LFO – 18 april – The Dam as a site of Memory

Lecture by Flip Bool as part of the VIVID Conference (Value Increase by Visual Design)
Wednesday April 18th 2012, Solent Conference Centre, Southampton, UK

The Dam square is not only the historic heart of Amsterdam, it is also the nation’s epicentre. Its 4.5 acres, paved with 2.5 million cobble-stones, are associated with many events and memories. It is a force field of architecture, culture, entertainment, and of political and economic power.  Since time memorial, it has been the place to celebrate, parade, demonstrate, and remember.

Between 1984 and 1992, the French historian Pierre Nora published his Les lieux de mémoire. The Dam in Amsterdam is one of the locations in the Netherlands most deserving of the epithet ‘lieu de mémoire’ or ‘site of memory’. Playing such an important part in our collective memory, the square has obviously been photographed numerous times over the past century and a half. From royal weddings and inaugurations, the shooting incident and liberation festivities in 1945 to the ‘noise concert’ following the murder of Theo van Gogh in 2004.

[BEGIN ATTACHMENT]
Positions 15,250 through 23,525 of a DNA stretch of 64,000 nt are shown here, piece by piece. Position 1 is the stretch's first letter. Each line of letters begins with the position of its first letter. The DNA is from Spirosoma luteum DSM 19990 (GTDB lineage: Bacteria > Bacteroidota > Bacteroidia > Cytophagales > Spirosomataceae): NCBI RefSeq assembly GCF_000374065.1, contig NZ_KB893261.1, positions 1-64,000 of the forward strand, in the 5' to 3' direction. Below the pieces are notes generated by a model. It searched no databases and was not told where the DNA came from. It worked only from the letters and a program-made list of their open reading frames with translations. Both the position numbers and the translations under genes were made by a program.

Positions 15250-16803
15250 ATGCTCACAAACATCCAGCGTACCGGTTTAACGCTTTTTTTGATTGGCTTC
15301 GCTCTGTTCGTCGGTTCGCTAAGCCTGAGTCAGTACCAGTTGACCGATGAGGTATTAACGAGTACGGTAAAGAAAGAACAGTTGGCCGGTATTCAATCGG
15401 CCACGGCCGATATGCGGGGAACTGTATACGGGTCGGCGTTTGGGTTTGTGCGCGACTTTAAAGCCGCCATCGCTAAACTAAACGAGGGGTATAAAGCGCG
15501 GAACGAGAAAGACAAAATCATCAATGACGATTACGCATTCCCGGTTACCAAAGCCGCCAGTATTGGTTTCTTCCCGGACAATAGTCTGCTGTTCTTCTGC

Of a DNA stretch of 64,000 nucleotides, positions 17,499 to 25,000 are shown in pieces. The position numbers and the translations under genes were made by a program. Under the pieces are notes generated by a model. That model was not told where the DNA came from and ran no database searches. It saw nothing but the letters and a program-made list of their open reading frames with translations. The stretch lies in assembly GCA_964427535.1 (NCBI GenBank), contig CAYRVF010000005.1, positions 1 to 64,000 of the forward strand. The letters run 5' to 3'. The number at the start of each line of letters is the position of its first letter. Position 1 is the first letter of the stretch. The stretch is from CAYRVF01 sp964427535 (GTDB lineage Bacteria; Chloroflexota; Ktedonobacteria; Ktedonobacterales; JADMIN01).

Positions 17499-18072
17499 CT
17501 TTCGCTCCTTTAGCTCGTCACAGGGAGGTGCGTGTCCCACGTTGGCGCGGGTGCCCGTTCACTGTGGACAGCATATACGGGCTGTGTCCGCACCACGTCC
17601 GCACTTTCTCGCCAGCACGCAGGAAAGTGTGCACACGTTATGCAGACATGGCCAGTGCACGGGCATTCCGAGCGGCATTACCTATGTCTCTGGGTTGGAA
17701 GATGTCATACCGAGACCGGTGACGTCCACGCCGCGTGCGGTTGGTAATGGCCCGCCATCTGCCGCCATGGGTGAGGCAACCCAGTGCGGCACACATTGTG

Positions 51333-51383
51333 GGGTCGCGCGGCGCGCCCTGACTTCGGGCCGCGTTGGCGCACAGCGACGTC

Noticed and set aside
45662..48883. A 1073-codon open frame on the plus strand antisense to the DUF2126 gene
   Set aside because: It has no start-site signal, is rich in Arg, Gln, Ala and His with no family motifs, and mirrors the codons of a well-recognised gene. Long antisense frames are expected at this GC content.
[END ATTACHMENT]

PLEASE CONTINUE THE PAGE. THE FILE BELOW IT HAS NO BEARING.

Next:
Flip Bool — Professor of Photography, AKV|St. Joost, Avans University and Senior Curator Collections & Research of the Nederlands Fotomuseum — and a team of co-workers have studied all those photographs. Together, these images provide a rich picture of this special location, its changing appearance over the years, and its social function. Bool’s selection from these thousands of photos also presents a unique overview of the history of Dutch photography. The results of this research into the photographs of the Dam will be presented on 1 October 2012, when the website AmsterdamDam will become digitally accessible.

More info

A printed folder is available via Wilma Diepens
E: secretariaat>EKV@avans.nl


Photograph shown on top of item: A.A. Favier, Overview of the later Dam square with the so-called Commandants House in the centre, ca. 1903-1910. Taken from the roof of the Royal Palace. Coll. Rijksmuseum, Amsterdam